Started Feb 8, 2014 | Questions thread
SQLGuy Veteran Member • Posts: 5,721
Re: APSC vs FF

Euell wrote:

SQLGuy wrote:

You really should have searched and read some threads here. This has been discussed extensively.


A full frame sensor is about twice the area of an APS-C sensor. That means it needs twice as much light to illuminate it. Correspondingly, a lens of the same field of view, and similar physical size, will probably be a stop slower. In terms of noise and IQ, you get a good one stop advantage on FF over APS-C, so it's a wash.

For me, the big advantages are in using legacy lenses. I get full use out of a 55/1.2, instead of wasting half the light that comes through it, and my 14mm is once again an ultra-wide-angle instead of a 21mm equivalent. A full frame sensor also allows for shorter depth of field for better subject isolation. A lot of fast lenses, especially the more affordable ones, get soft and glowy wide open. Full frame allows you to stop these down a bit for better sharpness and still have good subject isolation and low light capability.

If you're shooting more telephoto, you may be less interested in these benefits, as the APS-C crop factor is a cheaper and (IMO) better way of extending the reach of a long lens than a focal multiplier; and long, fast, full frame lenses are big and expensive.

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A7 with kit lens and a number of legacy lenses (mostly Canon FD)

A full frame lens can be used with a tilting adapter for an APSC camera, but not generally on a full frame camera. This, of course, only applies to non-emount lenses, E-mount lenses do not require an adapter.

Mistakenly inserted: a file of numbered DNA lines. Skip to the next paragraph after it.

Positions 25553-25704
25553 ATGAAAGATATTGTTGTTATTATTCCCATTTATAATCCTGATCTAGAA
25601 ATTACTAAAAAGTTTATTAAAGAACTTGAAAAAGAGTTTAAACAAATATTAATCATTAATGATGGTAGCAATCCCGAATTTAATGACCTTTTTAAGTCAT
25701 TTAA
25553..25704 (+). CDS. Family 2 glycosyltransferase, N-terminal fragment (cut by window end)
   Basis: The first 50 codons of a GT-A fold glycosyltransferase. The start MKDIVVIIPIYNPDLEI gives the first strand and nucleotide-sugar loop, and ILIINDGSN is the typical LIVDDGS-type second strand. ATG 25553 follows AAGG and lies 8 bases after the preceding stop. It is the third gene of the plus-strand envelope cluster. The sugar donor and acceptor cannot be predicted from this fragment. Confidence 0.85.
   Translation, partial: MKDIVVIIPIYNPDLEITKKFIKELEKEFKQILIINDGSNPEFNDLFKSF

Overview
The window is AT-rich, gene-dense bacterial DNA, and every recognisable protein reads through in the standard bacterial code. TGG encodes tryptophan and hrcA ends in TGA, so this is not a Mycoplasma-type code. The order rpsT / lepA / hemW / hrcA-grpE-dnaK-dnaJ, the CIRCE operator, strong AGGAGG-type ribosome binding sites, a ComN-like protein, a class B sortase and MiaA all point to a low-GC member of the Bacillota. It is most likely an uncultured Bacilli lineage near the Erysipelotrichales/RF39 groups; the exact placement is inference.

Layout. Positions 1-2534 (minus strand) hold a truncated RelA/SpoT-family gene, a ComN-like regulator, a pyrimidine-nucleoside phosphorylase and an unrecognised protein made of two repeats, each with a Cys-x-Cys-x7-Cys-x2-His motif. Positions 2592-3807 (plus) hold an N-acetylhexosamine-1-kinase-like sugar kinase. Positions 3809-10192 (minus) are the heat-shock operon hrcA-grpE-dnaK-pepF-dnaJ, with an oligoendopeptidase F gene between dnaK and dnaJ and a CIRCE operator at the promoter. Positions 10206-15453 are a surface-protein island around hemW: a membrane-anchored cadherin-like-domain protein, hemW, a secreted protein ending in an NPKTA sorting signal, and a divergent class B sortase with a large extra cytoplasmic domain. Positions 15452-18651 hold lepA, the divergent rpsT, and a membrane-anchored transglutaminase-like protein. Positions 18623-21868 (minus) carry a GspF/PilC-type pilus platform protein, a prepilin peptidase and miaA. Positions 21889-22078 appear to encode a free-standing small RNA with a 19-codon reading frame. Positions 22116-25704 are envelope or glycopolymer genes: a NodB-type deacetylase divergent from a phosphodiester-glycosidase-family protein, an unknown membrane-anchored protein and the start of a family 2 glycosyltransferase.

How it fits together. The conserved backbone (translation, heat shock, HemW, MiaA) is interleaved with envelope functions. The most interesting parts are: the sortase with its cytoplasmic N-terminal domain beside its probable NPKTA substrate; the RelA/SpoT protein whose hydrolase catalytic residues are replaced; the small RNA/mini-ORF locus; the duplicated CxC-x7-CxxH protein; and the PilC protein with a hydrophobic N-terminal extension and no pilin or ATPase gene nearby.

Sure, but how often does someone actually do it? It's a lot more common to want to use lenses for regular photo taking than on tilting or shifting adapters. Add to that reports that the cheap shifting adapters are pretty much worthless...

Regarding RonFrank's comment about little difference in ISO capability, here's the actual DXO comparison of the A7 and NEX-7. Same resolution, more than a stop difference in high ISO noise: http://www.dxomark.com/Cameras/Compare/Side-by-side/Sony-A7-versus-Sony-NEX-7___916_736

This shot was at ISO 5000 on the A7. Before the A7, I had a NEX-7... it wouldn't touch this at 3200, let alone 6400 (which was the next step it could hit):

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A7 with kit lens and a number of legacy lenses (mostly Canon FD)

 SQLGuy's gear list:SQLGuy's gear list
Canon PowerShot G9 Nikon D200 Sony Alpha NEX-7 NEX-5T Sony Alpha a7 II +8 more
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